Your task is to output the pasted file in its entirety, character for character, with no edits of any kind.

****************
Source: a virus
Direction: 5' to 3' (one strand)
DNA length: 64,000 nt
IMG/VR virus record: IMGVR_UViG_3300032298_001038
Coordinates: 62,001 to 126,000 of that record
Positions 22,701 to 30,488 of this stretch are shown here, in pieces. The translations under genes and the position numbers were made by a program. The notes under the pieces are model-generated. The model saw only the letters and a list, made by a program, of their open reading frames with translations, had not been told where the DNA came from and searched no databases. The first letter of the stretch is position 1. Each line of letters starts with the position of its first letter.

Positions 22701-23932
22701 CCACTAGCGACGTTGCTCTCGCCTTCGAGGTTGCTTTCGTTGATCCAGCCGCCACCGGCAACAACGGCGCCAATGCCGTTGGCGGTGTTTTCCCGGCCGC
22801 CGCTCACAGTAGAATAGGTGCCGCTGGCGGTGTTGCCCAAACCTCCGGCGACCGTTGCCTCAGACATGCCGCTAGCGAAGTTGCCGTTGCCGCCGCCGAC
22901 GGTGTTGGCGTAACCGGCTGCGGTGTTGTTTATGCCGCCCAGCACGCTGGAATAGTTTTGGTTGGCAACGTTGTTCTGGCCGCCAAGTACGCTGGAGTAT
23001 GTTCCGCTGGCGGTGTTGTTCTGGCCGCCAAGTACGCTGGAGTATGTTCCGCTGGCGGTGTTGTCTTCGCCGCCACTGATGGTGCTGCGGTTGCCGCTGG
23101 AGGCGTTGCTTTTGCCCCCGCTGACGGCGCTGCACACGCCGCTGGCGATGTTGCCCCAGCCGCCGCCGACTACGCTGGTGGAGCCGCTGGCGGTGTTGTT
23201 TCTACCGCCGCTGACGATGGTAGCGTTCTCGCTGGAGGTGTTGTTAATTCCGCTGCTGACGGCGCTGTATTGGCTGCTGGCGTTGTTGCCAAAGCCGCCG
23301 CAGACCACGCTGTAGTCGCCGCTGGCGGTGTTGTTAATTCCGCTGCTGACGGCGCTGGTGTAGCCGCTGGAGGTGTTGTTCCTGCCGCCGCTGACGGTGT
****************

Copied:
Source: a virus
Direction: 5' to 3' (one strand)
DNA length: 64,000 nt
IMG/VR virus record: IMGVR_UViG_3300032298_001038
Coordinates: 62,001 to 126,000 of that record
Positions 22,701 to 30,488 of this stretch are shown here, in pieces. The translations under genes and the position numbers were made by a program. The notes under the pieces are model-generated. The model saw only the letters and a list, made by a program, of their open reading frames with translations, had not been told where the DNA came from and searched no databases. The first letter of the stretch is position 1. Each line of letters starts with the position of its first letter.

Positions 22701-23932
22701 CCACTAGCGACGTTGCTCTCGCCTTCGAGGTTGCTTTCGTTGATCCAGCCGCCACCGGCAACAACGGCGCCAATGCCGTTGGCGGTGTTTTCCCGGCCGC
22801 CGCTCACAGTAGAATAGGTGCCGCTGGCGGTGTTGCCCAAACCTCCGGCGACCGTTGCCTCAGACATGCCGCTAGCGAAGTTGCCGTTGCCGCCGCCGAC
22901 GGTGTTGGCGTAACCGGCTGCGGTGTTGTTTATGCCGCCCAGCACGCTGGAATAGTTTTGGTTGGCAACGTTGTTCTGGCCGCCAAGTACGCTGGAGTAT
23001 GTTCCGCTGGCGGTGTTGTTCTGGCCGCCAAGTACGCTGGAGTATGTTCCGCTGGCGGTGTTGTCTTCGCCGCCACTGATGGTGCTGCGGTTGCCGCTGG
23101 AGGCGTTGCTTTTGCCCCCGCTGACGGCGCTGCACACGCCGCTGGCGATGTTGCCCCAGCCGCCGCCGACTACGCTGGTGGAGCCGCTGGCGGTGTTGTT
23201 TCTACCGCCGCTGACGATGGTAGCGTTCTCGCTGGAGGTGTTGTTAATTCCGCTGCTGACGGCGCTGTATTGGCTGCTGGCGTTGTTGCCAAAGCCGCCG
23301 CAGACCACGCTGTAGTCGCCGCTGGCGGTGTTGTTAATTCCGCTGCTGACGGCGCTGGTGTAGCCGCTGGAGGTGTTGTTCCTGCCGCCGCTGACGGTGT